Georg Cantor


I. Georg Cantor

Georg Cantor founded set theory and introduced the concept of infinite numbers
with his discovery of cardinal numbers. He also advanced the study of
trigonometric series and was the first to prove the nondenumerability of the
real numbers. Georg Ferdinand Ludwig Philipp Cantor was born in St. Petersburg,
Russia, on March 3, 1845. His family stayed in Russia for eleven years until the
father\'s sickly health forced them to move to the more acceptable environment of
Frankfurt, Germany, the place where Georg would spend the rest of his life.
Georg excelled in mathematics. His father saw this gift and tried to push his
son into the more profitable but less challenging field of engineering. Georg
was not at all happy about this idea but he lacked the courage to stand up to
his father and relented. However, after several years of training, he became so
fed up with the idea that he mustered up the courage to beg his father to become
a mathematician. Finally, just before entering college, his father let Georg
study mathematics. In 1862, Georg Cantor entered the University of Zurich only
to transfer the next year to the University of Berlin after his father\'s death.
At Berlin he studied mathematics, philosophy and physics. There he studied under
some of the greatest mathematicians of the day including Kronecker and
Weierstrass. After receiving his doctorate in 1867 from Berlin, he was unable to
find good employment and was forced to accept a position as an unpaid lecturer
and later as an assistant professor at the University of Halle in1869. In 1874,
he married and had six children. It was in that same year of 1874 that Cantor
published his first paper on the theory of sets. While studying a problem in
analysis, he had dug deeply into its foundations, especially sets and infinite
sets. What he found baffled him. In a series of papers from 1874 to 1897, he was
able to prove that the set of integers had an equal number of members as the set
of even numbers, squares, cubes, and roots to equations; that the number of
points in a line segment is equal to the number of points in an infinite line, a
plane and all mathematical space; and that the number of transcendental numbers,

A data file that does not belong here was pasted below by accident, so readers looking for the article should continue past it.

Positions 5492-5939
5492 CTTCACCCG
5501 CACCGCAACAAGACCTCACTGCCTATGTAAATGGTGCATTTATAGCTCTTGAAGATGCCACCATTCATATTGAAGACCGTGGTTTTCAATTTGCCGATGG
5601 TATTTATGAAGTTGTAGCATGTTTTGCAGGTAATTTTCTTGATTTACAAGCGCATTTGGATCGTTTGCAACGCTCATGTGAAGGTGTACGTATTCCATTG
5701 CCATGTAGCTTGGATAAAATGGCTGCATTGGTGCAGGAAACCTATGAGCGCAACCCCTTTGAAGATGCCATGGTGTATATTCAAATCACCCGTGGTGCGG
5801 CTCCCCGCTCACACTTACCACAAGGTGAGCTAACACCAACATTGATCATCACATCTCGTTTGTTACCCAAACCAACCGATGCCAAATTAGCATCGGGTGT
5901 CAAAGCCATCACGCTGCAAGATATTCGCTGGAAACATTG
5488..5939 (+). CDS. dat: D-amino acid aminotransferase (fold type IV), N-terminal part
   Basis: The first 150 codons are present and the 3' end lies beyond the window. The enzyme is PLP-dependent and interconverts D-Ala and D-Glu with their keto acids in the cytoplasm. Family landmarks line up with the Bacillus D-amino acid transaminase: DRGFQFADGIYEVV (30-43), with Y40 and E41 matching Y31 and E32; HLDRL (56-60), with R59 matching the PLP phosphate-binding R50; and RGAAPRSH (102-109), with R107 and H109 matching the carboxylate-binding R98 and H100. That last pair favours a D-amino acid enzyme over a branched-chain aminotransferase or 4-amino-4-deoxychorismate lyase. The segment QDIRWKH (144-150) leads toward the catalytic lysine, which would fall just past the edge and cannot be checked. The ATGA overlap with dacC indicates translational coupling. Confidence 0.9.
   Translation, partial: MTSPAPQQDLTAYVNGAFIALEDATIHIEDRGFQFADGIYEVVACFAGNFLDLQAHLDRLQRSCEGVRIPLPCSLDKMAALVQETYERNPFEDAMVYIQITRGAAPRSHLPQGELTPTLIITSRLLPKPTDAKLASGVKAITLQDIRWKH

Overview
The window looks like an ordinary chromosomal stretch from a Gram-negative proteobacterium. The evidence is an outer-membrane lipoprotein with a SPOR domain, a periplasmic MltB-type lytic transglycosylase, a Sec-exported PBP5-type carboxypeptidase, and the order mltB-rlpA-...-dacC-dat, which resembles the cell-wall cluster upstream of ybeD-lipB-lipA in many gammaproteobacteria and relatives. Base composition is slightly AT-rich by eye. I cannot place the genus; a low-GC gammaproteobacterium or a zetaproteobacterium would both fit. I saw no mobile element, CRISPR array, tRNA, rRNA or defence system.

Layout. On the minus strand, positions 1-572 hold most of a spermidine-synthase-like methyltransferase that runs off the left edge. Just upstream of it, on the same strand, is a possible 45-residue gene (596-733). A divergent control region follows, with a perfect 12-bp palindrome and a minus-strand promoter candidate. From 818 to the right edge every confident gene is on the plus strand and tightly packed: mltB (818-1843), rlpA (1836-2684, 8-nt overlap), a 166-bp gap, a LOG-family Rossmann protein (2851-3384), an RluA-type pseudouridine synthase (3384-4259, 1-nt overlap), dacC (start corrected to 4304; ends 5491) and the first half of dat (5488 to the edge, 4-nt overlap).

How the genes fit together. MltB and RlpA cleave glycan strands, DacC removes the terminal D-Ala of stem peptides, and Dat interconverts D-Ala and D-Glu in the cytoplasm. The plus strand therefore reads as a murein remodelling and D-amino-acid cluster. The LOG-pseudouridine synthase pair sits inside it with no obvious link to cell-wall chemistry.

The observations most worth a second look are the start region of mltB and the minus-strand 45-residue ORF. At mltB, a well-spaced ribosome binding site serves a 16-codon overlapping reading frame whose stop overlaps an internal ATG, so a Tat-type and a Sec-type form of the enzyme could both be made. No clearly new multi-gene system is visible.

values such as pi(3.14159) and e(2.71828) that can never be the solution to any
algebraic equation, were much larger than the number of integers. Before in
mathematics, infinity had been a sacred subject. Previously, Gauss had stated
that infinity should only be used as a way of speaking and not as a mathematical
value. Most mathematicians followed his advice and stayed away. However, Cantor
would not leave it alone. He considered infinite sets not as merely going on
forever but as completed entities, that is having an actual though infinite
number of members. He called these actual infinite numbers transfinite numbers.
By considering the infinite sets with a transfinite number of members, Cantor
was able to come up his amazing discoveries. For his work, he was promoted to
full professorship in 1879. However, his new ideas also gained him numerous
enemies. Many mathematicians just would not accept his groundbreaking ideas that
shattered their safe world of mathematics. One of these critics was Leopold
Kronecker. Kronecker was a firm believer that the only numbers were integers and
that negatives, fractions, imaginaries and especially irrational numbers had no
business in mathematics. He simply could not handle actual infinity. Using his
prestige as a professor at the University of Berlin, he did all he could to
suppress Cantor\'s ideas and ruin his life. Among other things, he delayed or
suppressed completely Cantor\'s and his followers\' publications, belittled his
ideas in front of his students and blocked Cantor\'s life ambition of gaining a
position at the prestigious University of Berlin. Not all mathematicians were
hostile to Cantor\'s ideas. Some greats such as Karl Weierstrass, and long-time
friend Richard Dedekind supported his ideas and attacked Kronecker\'s actions.
However, it was not enough. Cantor simply could not handle it. Stuck in a third-
rate institution, stripped of well-deserved recognition for his work and under
constant attack by Kronecker, he suffered the first of many nervous breakdowns
in 1884. In 1885 Cantor continued to extend his theory of cardinal numbers and
of order types. He extended his theory of order types so that now his previously
defined ordinal numbers became a special case. In 1895 and 1897 Cantor published
his final double treatise on sets theory. Cantor proves that if A and B are sets
with A equivalent to a subset of B and